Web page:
The 90s straight-to-video horror series Leprechaun was rebooted a few years back, but this is better. A young London couple expecting their first child escape inner-city dystopia for a diddly-dee Irish village when one inherits their aunt’s country pile. However, such unearned property wealth can never go unpunished – especially not in a housing crisis – and inevitably there’s a catch. Local folklore tells of “little people” – definitely not leprechauns – at the end of the garden, who’ll turn nasty if they don’t get their nightly blood offering.
Man of the house Jamie (Douglas Booth) fears he may not be man enough for this particular house. That leaves his heavily pregnant wife Maya (Hannah John-Kamen) alone to fend off all manner of local threats, including, but not limited to, the Whelans, a clan of riotous roofing contractors (Derry Girls’ Jamie-Lee O’Donnell and Kristian Nairn, AKA Hodor from Game of Thrones), headed up by the aggressively avuncular Daddy Whelan (Colm Meaney). He really does insist on being called “Daddy”. By everyone. At all times.
Director Jon Wright has a nice line in comedy-horror, going back to 2009’s secondary school slasher Tormented, and for this he’s reteamed with prosthetics and puppetry experts Shaune Harrison, Paul Catling and Paddy Eason who helped make Grabbers, Wright’s 2012 film about tentacled and teetotal aliens, such post-pub fun.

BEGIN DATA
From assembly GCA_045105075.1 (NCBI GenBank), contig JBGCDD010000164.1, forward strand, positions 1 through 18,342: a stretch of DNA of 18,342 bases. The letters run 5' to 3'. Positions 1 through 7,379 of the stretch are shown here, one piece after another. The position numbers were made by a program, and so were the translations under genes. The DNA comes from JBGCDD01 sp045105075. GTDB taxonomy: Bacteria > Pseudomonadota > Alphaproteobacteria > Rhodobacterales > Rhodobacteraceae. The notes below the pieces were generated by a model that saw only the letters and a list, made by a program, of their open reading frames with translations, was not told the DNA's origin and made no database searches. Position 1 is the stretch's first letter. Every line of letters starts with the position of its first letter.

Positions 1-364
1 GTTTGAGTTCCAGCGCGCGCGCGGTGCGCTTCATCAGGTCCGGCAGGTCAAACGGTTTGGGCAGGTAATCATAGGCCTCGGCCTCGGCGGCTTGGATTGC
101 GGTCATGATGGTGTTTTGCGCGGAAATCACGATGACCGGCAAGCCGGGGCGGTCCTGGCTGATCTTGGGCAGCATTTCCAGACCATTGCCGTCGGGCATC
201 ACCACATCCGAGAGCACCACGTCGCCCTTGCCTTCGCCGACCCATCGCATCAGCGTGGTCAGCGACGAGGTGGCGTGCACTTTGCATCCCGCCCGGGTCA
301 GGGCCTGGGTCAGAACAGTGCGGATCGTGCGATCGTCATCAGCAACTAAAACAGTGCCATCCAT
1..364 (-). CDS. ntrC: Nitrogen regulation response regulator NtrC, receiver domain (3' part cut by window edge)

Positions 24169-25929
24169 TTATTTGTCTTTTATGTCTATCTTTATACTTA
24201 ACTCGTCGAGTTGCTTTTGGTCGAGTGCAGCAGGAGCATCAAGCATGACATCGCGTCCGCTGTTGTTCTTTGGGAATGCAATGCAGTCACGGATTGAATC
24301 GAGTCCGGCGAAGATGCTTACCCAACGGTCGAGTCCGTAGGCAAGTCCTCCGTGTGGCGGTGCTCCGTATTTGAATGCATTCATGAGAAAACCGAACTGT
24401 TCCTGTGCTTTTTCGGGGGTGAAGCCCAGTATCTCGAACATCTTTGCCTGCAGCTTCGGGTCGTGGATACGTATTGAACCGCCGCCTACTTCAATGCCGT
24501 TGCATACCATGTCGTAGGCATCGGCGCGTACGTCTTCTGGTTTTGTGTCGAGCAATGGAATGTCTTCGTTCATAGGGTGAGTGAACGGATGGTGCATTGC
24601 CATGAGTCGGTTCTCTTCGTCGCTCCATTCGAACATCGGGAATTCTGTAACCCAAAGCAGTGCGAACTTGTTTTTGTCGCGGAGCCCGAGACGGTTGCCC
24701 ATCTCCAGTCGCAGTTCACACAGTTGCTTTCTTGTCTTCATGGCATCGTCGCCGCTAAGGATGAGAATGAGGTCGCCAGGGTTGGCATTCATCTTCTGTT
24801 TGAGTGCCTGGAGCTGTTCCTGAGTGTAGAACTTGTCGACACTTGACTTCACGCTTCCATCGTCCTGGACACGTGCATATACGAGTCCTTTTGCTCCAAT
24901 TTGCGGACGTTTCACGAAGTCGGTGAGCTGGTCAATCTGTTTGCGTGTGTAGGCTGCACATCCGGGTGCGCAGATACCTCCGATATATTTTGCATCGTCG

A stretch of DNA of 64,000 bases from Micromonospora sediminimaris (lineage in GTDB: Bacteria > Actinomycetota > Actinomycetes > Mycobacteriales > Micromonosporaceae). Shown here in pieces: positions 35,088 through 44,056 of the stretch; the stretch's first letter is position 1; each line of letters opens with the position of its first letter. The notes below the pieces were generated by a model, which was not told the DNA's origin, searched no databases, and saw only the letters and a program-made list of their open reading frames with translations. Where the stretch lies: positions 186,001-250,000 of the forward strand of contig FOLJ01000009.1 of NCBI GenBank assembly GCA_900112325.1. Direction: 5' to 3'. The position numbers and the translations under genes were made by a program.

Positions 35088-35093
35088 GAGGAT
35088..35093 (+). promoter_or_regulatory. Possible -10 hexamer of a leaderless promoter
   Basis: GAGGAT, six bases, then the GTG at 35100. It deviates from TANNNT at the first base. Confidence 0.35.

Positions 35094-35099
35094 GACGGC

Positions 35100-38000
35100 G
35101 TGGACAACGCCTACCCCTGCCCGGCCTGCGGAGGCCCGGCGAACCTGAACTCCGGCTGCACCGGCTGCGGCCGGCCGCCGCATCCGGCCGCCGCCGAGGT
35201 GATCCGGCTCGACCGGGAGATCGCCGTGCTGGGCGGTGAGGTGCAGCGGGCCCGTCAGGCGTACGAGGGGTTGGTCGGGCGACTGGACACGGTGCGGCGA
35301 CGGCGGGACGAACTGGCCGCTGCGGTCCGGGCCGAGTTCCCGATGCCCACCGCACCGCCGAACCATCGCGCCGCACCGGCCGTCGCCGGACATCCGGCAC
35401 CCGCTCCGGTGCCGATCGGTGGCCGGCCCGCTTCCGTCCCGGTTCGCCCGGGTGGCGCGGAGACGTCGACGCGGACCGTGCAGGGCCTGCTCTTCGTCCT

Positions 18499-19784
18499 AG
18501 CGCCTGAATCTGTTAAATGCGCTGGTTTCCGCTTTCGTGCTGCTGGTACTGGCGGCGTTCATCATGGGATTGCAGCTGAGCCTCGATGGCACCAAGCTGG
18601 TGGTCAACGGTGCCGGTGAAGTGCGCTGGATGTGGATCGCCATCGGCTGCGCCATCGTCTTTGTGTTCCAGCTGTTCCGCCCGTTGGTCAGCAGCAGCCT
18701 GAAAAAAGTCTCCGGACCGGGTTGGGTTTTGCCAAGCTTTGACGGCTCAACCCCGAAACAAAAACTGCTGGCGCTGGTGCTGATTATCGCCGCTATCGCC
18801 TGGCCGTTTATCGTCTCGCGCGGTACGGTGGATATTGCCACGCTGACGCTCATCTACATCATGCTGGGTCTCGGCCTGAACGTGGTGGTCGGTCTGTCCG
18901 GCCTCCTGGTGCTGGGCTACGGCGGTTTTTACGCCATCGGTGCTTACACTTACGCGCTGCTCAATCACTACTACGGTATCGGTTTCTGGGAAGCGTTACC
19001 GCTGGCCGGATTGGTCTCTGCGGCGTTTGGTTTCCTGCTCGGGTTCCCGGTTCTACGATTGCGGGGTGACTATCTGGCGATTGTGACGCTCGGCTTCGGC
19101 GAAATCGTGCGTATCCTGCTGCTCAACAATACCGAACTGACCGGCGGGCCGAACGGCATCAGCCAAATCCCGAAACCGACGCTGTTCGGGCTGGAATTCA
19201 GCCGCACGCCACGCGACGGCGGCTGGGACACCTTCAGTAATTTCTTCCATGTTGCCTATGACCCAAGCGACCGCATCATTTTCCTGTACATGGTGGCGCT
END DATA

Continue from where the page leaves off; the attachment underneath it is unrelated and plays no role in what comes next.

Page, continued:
According to received genre wisdom, it’s always scarier not to see the monster, but Unwelcome eschews tasteful ambiguity in favour of polyfoam beasties that could have scuttled straight off the set of a lost Jim Henson classic. This is Straw Dogs by way of Fraggle Rock, essentially; but the script by Wright and Mark Stay weaves in enough anxieties, both contemporary and primal, to sustain suspense even amid the silliness. It adds up to an enjoyably unpretentious Irish-ish folk horror. And not a shamrock in sight.
• Unwelcome is released on 27 January in UK cinemas.